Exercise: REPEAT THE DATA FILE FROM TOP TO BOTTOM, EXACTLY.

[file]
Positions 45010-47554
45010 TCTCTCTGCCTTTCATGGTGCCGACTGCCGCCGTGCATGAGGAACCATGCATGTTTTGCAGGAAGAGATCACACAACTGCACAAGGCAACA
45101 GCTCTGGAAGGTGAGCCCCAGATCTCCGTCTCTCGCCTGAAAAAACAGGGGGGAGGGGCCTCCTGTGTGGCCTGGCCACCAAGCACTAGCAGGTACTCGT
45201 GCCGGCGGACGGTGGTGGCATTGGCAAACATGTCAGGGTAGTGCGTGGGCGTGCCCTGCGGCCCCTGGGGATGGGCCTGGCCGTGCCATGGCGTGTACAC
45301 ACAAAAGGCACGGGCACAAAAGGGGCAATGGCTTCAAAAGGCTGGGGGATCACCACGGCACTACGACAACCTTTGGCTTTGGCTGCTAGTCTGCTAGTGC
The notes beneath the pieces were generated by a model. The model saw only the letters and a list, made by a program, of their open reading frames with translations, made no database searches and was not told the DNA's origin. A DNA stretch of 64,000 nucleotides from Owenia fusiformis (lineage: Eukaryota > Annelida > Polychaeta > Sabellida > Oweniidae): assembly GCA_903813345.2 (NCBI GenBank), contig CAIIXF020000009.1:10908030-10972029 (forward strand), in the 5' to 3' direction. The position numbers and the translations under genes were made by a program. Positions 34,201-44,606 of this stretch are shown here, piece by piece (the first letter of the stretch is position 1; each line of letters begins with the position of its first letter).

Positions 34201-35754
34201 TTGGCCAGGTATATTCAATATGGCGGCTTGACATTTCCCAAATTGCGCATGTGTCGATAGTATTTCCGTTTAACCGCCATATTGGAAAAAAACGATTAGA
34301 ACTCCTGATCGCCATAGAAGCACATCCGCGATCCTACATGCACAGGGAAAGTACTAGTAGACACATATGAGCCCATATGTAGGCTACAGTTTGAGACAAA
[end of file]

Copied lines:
Positions 45010-47554
45010 TCTCTCTGCCTTTCATGGTGCCGACTGCCGCCGTGCATGAGGAACCATGCATGTTTTGCAGGAAGAGATCACACAACTGCACAAGGCAACA
45101 GCTCTGGAAGGTGAGCCCCAGATCTCCGTCTCTCGCCTGAAAAAACAGGGGGGAGGGGCCTCCTGTGTGGCCTGGCCACCAAGCACTAGCAGGTACTCGT
45201 GCCGGCGGACGGTGGTGGCATTGGCAAACATGTCAGGGTAGTGCGTGGGCGTGCCCTGCGGCCCCTGGGGATGGGCCTGGCCGTGCCATGGCGTGTACAC
45301 ACAAAAGGCACGGGCACAAAAGGGGCAATGGCTTCAAAAGGCTGGGGGATCACCACGGCACTACGACAACCTTTGGCTTTGGCTGCTAGTCTGCTAGTGC
The notes beneath the pieces were generated by a model. The model saw only the letters and a list, made by a program, of their open reading frames with translations, made no database searches and was not told the DNA's origin. A DNA stretch of 64,000 nucleotides from Owenia fusiformis (lineage: Eukaryota > Annelida > Polychaeta > Sabellida > Oweniidae): assembly GCA_903813345.2 (NCBI GenBank), contig CAIIXF020000009.1:10908030-10972029 (forward strand), in the 5' to 3' direction. The position numbers and the translations under genes were made by a program. Positions 34,201-44,606 of this stretch are shown here, piece by piece (the first letter of the stretch is position 1; each line of letters begins with the position of its first letter).

Positions 34201-35754
34201 TTGGCCAGGTATATTCAATATGGCGGCTTGACATTTCCCAAATTGCGCATGTGTCGATAGTATTTCCGTTTAACCGCCATATTGGAAAAAAACGATTAGA
34301 ACTCCTGATCGCCATAGAAGCACATCCGCGATCCTACATGCACAGGGAAAGTACTAGTAGACACATATGAGCCCATATGTAGGCTACAGTTTGAGACAAA